FIG. 8 depicts another embodiment of a method 80 for monitoring a patient where the subordinate sensing devices are operated in a low power mode indicated by step 95, if it is determined at step 89 that the stability indicator is within the predetermined stable range. The subordinate sensing devices may be operated in low power mode to continuously measure the relevant physiological parameters, or may measure the relevant physiological parameters from the patient at a predefined interval. For example, the subordinate wireless sensing devices may keep measuring the relevant physiological parameter from the patient and may store a predetermined amount of the most recent measurement data, but may not transmit the parameter dataset unless instructed to do so by the monitoring regulation module 23. As shown in FIG. 8, the predetermined amount of most recent measurement data stored by the wireless monitoring device may be transmitted if the stability indicator is determined to be outside of the predetermined stability range, as is indicated at step 98. Thus, if an incident occurs with the patient where the key parameter suddenly deteriorates, then monitoring data is available from one or more of the subordinate devices that may also capture the time period of the incident. The subordinate sensing devices may then be operated at step 100 to continually monitor the other parameters from the patient.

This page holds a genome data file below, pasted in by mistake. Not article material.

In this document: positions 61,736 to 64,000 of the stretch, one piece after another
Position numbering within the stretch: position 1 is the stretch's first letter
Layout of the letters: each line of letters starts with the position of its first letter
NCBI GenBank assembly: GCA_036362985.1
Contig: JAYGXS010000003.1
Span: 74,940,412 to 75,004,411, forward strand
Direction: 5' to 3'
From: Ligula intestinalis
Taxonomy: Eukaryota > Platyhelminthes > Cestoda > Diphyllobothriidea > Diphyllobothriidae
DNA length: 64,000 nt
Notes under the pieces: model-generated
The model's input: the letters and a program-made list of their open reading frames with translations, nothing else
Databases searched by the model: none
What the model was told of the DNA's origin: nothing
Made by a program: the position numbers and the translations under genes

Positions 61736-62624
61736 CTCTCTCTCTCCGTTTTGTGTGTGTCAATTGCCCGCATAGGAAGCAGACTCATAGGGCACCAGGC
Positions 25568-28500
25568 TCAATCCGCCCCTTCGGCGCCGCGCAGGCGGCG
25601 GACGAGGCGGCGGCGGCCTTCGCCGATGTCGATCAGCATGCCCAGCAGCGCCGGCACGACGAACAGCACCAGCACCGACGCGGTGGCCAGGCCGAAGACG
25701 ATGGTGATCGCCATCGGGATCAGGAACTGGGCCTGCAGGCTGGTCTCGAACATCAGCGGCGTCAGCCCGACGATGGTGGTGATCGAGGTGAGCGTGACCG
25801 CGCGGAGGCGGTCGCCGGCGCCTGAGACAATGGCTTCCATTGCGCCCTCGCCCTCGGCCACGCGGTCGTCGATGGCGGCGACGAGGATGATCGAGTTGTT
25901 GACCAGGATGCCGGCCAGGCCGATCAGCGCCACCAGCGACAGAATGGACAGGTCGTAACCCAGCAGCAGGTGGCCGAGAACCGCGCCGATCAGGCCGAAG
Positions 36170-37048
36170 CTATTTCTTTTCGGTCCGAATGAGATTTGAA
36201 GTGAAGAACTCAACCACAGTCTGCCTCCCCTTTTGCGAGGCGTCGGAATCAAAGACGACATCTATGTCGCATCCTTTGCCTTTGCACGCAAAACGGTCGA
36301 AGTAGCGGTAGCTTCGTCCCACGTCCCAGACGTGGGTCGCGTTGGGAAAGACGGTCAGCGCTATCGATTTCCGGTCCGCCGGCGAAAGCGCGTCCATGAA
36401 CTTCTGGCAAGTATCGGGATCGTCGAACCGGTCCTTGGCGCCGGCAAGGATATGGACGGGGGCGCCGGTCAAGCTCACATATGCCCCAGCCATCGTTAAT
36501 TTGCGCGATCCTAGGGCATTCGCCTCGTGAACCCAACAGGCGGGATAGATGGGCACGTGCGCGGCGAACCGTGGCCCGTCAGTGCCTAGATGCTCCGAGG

Alternatively or additionally, the devices may modify their operation in any number of other ways in order to consume less power when the patient is determined to be stable and less monitoring is needed. For example, each wireless sensing device may transmit a lesser amount of parameter data, such as a most relevant subset of the parameter data, or may transmit at a lesser frequency. In another example, the wireless sensor devices may modify their sensing operation to one that demands less energy, such as by operating fewer sensors or operating the sensors in a way that uses less energy. For instance, a wireless ECG sensing device or a wireless EEG sensing device may reduce the number of leads it measures from. In the example of an ECG sensing device, the device may reduce from a 12-lead operation to a 5-lead operation or a 3-lead operation.